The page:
Two items found in Frodesley and Bridgnorth by metal detectorists have been declared as treasure by Mr Ellery, HM Senior Coroner for Shropshire and Telford & Wrekin.
In what may be the first treasure COVID-19 inquest for the country, Mr Ellery last week heard evidence via video conference from the British Museum’s Portable Antiquities Scheme (PAS) and one of the finders about two recent finds in Shropshire.
A small and delicate gold ring, designed to be worn on the finger, was discovered in the Frodesley area of Shropshire which sits between the Iron Age hillfort of Caer Caradoc, near Church Stretton and the river Severn, both of which are within sight of the Wrekin thought to be the regional capital of the Iron Age Tribe the Cornovii.
The ring was found by Christopher Mussell whilst metal detecting and is relatively plain and unadorned. It comprises a simple D sectioned circlet of gold formed into a distinctive V shape which when placed on the finger creates a distinctive zig-zag shape.
The Treasure Report written by Angie Bolton (PAS) and Dr Julia Farley (Curator at the British Museum) describes the ring as being similar to other larger and heavier British finds and note that this form of ring is more commonly seen in continental Europe – especially Switzerland where they are known to date to the period 400-200 BC. This suggests that the British finds could either be imported from the continent (given as a gift or exchanged during trade) or be a local copy of this continental style.
The British Museum science team examined the ring using non-destructive X-Ray fluorescence and found that the composition of the surface of the ring consisted of 85-87% gold, 8-10% silver with the rest being made up of copper.
Peter Reavill, Finds Liaison Officer for Shropshire, said:
“Very few finds of Iron Age date have been made within the county and those formed of precious metal are exceedingly rare.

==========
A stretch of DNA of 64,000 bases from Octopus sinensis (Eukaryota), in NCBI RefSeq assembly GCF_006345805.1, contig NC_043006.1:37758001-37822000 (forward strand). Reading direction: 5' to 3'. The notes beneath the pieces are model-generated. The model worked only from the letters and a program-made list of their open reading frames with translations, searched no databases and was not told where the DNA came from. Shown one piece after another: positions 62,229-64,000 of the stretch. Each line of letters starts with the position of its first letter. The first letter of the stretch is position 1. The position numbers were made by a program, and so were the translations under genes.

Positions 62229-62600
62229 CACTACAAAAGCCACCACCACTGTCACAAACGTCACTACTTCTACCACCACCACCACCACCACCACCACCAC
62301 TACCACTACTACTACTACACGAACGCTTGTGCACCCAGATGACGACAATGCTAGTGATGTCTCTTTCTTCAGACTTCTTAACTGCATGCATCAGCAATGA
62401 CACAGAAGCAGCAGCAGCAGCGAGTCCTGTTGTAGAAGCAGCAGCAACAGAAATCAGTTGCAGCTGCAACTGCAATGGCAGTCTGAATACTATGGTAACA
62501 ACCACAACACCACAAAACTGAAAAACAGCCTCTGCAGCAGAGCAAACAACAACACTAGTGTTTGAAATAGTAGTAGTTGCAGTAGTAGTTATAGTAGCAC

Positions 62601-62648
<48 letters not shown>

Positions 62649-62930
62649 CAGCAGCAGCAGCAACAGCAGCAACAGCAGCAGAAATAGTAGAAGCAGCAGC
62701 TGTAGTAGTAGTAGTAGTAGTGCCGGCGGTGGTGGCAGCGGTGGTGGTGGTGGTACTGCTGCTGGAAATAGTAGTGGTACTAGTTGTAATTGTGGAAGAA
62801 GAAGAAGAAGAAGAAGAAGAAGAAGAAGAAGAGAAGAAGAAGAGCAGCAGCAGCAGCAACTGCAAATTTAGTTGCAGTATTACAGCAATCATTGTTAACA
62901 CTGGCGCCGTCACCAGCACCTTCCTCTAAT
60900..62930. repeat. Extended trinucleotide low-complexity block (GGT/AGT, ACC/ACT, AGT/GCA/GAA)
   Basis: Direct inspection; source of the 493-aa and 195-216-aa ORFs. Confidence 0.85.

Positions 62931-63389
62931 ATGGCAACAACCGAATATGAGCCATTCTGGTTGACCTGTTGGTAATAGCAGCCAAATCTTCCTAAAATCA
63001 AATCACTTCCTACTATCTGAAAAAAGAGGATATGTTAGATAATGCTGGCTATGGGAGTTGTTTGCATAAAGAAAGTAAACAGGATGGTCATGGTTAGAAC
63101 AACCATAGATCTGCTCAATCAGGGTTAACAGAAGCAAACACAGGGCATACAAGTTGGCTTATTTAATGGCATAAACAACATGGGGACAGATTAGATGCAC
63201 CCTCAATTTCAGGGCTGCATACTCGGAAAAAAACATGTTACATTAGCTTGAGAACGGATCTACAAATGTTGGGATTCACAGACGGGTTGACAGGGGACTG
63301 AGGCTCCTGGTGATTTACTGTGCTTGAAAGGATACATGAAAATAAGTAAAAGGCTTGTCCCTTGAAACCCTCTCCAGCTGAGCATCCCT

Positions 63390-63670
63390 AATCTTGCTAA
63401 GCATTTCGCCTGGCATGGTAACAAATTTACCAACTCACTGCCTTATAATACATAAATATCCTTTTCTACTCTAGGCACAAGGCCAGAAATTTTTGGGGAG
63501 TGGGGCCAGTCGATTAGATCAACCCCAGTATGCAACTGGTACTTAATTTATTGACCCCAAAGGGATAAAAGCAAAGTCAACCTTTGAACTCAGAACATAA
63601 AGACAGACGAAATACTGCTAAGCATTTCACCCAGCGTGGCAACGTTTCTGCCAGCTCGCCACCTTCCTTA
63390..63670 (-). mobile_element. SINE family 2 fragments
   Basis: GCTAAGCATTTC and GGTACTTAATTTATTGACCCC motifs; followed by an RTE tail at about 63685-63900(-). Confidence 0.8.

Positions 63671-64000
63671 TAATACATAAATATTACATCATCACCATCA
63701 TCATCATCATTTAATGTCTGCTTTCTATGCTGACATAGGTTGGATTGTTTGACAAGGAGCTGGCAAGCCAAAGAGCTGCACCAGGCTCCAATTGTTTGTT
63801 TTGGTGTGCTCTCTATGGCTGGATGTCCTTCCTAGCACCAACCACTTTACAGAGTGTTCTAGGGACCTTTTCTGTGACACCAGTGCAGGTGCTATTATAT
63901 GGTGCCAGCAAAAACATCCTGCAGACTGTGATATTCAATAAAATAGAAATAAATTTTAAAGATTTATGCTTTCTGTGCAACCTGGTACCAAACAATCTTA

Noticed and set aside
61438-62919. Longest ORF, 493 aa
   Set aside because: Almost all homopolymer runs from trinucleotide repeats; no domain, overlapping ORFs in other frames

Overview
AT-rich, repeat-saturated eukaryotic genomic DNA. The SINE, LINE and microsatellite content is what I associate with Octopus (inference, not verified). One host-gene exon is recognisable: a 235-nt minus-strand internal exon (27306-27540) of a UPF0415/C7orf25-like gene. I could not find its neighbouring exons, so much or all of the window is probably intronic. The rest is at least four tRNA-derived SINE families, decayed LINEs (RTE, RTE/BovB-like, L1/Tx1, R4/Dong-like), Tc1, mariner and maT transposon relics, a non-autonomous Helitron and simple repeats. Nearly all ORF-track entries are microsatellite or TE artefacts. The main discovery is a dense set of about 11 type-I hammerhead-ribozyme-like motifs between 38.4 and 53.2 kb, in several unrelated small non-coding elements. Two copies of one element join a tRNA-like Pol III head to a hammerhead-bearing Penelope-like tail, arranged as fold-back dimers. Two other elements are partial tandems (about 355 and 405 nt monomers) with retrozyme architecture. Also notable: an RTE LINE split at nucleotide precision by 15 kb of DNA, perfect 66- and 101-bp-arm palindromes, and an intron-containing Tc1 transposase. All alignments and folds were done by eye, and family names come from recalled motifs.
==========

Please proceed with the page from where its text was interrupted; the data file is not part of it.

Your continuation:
“Responsible metal detecting has increased the number in the last 20 years and it is brilliant that Shropshire Museums’ will hopefully acquire this through the treasure process.
“We know the county has amazingly rich prehistoric and specifically Iron Age archaeology with numerous important hillforts – what we don’t have is a great understanding of where these people lived, traded and farmed – this tiny personal object throws a beam of light onto the individual who once wore it. We will never know their name or what they thought or looked like, but a little bit of who they were may be displayed in the museum for all to see.”
Shropshire Museums’ have expressed an interest in acquiring the find under the Treasure Act to be displayed in their prehistory galleries at Shrewsbury Museum and Art Gallery.
Silver gilt Medieval Brooch found in Bridgnorth
A brooch packed full of beautiful craftsmanship and detail was discovered by Mark Lambert on farmland near Bridgnorth whilst metal detecting and was reported to Rebecca Griffiths – North Yorkshire FLO for the PAS – who wrote the treasure report for the coroner.
The brooch is hexagonal in shape measuring 24mm x 27mm and weighing 6.1 grams. The frame is made up of two opposing rearing centaurs (a mythical beast formed of half man / half horse). Each centaur is joined by their rear leg and their upper semi-naked human torsos form the edges of the frame. Both centaurs hold streaming club like pennants (banners) which join centrally at the top. The original pin is lost.
Similar openwork brooches with high relief designs comprising pairs of interlinked humans or animals date from the 13th century (AD 1200-1300). Several similar brooches are known – although none are exactly the same as this Shropshire example. The original pin of the brooch may have looped around the arm or waist of one centaur or possibly fixed at an angle around one pennant. It is equally possible give the significant number of pierced holes that the brooch was sewn to a garment almost like a badge.
Peter Reavill (Finds Liaison Officer, British Museum’s Portable Antiquities Scheme) said:
“Given the small size of the brooch, a huge amount of incised and carved detail is present; this can be seen especially around the face and head showing the skill and craftsmanship of the original maker. The brooch has hardly any wear on it and looks almost as good as the day it was lost some 800 years ago.”
Shropshire Museums’ has expressed an interest in acquiring this brooch with the hope of displaying it either in the Medieval Gallery at Shrewsbury Museum and Art Gallery or at Much Wenlock Museum.
Now both these finds have been declared treasure they will be valued by the DCMS treasure valuation committee.